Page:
I almost always start with a title. It might not be that title by the time I finish the poem though. I am very careful to save my poems in Word documents. The title is more of a place holder so I can return to the poem for editing.
14.Do you write your poems with pen and paper or on a device?
Both. I start by writing the poem in a notebook with a pen or pencil. I might do some editing on this first paper draft, just so I can read it. The poem can be almost illegible when I am scrawling it out in long hand. As soon as I can, I put the poem in a Word document on my laptop. Sometimes I share it with my iPhone so I can edit it when I can’t get to the computer.
15.Who’s your favourite author?
It’s impossible to name just one, so my current favourites are Carol Shields, Thomas Hardy, Larry McMurtry, John Irving, Jerzy Kosinksi, James Baldwin, Laurie Colwin, and Jim Harrison. Oh, and Bobbie Ann Mason and Anne Tyler.
16.Who’s your favourite poet?
That would be like asking who is my favourite child! I would say my top 10 are Valentina Gnup, Nicole Cooley, Natasha Trethewey, Ellen Bass, Erin Murphy, Hannah Straub, Alan Walowitz, Michael Blumenthal, Meg Day, and Michael Mark.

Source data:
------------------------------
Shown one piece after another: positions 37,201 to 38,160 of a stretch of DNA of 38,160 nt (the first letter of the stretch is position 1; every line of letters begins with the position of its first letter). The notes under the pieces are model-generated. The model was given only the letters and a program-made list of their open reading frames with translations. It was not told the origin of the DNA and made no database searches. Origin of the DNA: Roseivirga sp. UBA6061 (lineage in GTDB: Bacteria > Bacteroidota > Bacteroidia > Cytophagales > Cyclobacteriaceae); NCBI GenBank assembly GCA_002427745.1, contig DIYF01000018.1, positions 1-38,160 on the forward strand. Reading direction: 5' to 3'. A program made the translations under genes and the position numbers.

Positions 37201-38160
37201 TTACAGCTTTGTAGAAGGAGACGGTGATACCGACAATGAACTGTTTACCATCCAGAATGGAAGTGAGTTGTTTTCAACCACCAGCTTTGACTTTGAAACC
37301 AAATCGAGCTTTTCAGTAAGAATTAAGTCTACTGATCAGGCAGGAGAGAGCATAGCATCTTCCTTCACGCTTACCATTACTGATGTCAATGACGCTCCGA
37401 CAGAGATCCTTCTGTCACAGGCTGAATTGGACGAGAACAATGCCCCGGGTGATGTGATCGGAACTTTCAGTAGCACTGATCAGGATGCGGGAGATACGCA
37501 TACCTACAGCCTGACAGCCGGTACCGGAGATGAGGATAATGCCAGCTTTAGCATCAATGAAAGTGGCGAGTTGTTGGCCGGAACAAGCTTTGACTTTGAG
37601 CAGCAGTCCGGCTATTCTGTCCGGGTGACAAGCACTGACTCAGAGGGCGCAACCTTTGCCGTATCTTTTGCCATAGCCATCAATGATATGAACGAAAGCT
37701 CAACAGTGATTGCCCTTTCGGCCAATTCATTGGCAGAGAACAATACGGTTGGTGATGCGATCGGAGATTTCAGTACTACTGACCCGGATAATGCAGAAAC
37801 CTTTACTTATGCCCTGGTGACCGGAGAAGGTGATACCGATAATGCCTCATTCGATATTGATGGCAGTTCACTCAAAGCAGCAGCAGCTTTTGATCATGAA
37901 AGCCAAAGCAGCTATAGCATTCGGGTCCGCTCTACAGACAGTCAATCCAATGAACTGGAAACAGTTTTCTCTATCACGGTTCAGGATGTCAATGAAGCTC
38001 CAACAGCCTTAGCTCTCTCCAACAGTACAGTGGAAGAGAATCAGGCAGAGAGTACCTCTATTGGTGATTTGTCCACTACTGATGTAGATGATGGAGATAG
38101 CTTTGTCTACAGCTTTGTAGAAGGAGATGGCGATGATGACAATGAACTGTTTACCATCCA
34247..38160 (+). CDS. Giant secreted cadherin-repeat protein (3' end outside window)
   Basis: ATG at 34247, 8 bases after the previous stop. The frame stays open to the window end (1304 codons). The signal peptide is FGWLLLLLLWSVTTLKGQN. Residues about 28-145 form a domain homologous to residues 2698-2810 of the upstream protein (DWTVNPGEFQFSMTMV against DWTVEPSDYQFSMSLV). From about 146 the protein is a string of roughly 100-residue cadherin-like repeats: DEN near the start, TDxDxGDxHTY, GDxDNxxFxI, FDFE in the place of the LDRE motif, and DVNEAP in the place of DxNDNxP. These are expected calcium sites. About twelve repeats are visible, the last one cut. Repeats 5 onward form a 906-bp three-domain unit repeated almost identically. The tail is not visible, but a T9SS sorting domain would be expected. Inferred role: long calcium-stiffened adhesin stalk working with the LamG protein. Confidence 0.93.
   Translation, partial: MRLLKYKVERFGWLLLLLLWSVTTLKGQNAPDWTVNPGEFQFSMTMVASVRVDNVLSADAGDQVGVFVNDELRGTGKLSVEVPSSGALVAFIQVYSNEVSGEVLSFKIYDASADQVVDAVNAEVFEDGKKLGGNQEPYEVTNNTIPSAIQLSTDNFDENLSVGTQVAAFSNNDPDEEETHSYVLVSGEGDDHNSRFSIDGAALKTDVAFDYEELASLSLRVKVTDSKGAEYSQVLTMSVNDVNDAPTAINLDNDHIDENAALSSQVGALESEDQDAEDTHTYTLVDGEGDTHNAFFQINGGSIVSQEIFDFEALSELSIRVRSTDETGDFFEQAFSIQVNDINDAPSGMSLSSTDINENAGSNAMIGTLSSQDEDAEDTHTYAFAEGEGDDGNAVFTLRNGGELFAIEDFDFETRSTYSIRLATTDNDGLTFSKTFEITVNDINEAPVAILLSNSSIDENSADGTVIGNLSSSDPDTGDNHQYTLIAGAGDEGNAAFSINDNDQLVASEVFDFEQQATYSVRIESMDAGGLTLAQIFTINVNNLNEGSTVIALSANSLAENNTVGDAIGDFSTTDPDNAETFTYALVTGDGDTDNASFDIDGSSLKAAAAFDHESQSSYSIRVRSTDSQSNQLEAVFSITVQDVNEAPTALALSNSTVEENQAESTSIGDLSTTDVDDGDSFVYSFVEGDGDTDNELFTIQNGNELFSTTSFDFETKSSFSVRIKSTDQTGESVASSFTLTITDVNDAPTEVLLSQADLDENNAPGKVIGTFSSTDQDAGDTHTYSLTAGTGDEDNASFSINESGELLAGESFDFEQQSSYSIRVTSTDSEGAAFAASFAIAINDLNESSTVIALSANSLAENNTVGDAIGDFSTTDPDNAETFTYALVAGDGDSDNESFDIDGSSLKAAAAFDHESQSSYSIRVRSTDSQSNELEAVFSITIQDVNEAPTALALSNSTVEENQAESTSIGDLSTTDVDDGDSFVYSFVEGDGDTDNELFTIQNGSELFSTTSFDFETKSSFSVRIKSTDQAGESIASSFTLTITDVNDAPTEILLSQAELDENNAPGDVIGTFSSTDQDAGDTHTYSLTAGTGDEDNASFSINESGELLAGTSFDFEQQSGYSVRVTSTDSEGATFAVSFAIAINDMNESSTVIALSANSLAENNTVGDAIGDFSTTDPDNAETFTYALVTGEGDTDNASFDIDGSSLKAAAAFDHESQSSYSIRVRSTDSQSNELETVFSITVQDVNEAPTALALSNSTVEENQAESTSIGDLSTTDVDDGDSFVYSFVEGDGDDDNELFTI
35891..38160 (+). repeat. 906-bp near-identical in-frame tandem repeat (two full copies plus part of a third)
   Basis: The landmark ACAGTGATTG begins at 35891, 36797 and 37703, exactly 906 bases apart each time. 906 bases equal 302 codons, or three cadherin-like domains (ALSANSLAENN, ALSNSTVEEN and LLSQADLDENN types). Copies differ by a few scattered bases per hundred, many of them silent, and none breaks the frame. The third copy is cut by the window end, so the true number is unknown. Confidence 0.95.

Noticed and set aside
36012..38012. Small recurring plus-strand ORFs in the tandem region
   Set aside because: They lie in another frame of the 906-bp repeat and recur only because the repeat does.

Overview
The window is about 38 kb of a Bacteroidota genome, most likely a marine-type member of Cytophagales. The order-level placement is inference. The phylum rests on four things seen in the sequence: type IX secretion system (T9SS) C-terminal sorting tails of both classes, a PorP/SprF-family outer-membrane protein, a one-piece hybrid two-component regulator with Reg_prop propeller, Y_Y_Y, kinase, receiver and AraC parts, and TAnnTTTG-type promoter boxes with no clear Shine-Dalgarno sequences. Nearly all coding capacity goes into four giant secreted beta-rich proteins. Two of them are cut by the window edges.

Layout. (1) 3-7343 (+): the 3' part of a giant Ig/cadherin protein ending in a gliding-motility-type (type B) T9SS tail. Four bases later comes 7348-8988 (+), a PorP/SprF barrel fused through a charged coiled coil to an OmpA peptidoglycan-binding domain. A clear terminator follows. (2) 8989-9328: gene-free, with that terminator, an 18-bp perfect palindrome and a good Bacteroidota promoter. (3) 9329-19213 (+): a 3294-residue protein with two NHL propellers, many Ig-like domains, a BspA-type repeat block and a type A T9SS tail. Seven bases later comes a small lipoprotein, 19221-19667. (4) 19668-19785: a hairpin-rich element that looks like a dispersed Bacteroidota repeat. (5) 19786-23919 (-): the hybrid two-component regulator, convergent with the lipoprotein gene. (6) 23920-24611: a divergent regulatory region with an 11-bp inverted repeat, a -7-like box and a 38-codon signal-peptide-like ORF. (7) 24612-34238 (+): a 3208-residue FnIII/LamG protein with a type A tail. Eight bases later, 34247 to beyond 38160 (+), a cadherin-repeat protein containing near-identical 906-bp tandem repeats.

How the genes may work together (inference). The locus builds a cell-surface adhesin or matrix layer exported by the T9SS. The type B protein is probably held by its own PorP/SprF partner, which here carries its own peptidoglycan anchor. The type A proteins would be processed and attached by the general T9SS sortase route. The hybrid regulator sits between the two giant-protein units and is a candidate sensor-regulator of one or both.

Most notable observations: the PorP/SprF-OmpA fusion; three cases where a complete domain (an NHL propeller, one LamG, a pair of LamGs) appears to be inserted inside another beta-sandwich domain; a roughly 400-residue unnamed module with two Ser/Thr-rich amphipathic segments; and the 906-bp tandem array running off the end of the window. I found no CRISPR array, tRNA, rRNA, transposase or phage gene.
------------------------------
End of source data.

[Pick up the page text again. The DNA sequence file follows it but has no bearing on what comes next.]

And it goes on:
17.What’s your favourite book?
When I was 11 years old, I read The Snow Goose by Paul Gallico so my relationship with the book has had many years of staying power. It’s a very short fable or legend yet incredibly rich with grand themes like courage in the face of impossible odds, overcoming your disabilities and physical challenges, giving unconditional love, helping others selflessly, even people you don’t know. I’ve tried to live my life with that book as my moral code. It’s my favourite book to give as a gift.
18.What’s your favourite poem?
Now, Voyager by May Sarton. I used to be able to recite it by heart, along with Remember by Christina Rosetti. I gravitate towards sad, reflective, very personal poems. When I was a librarian, I put together a collection of that genre of poetry titled Funeral and Memorial Service Readings Poems and Tributes (McFarland, 1999). The title is still in print through the publisher and Amazon.
19.How do you go about writing a poem?
I don’t typically sit down in a deliberate way to write. I always have paper and a pen or pencil around, especially in the car, so when I see something arresting or an idea comes to me, I can get it down quickly. I scribble whatever my hand and my brain have decided needs to be said. Later, I will type it up in a Word document and begin to edit the poem, a process that is more revising or reimagining. The finished poem will sometimes have only one word or phrase in it from what was on paper originally. I edit over a series of days. It is very hard to stop and declare a poem finished.
20.Why do you like poetry?
The poet Ellen Bass said that poetry is the most intimate of all writing. Poetry saved my life, and continues to give me a way to express frustration, anger, joy, passion, love, sorrow and grief.
21.Do you have any advice for aspiring poets?
Take classes and workshops to help you establish a good foundation in technique and form. Then find your voice and be true to it.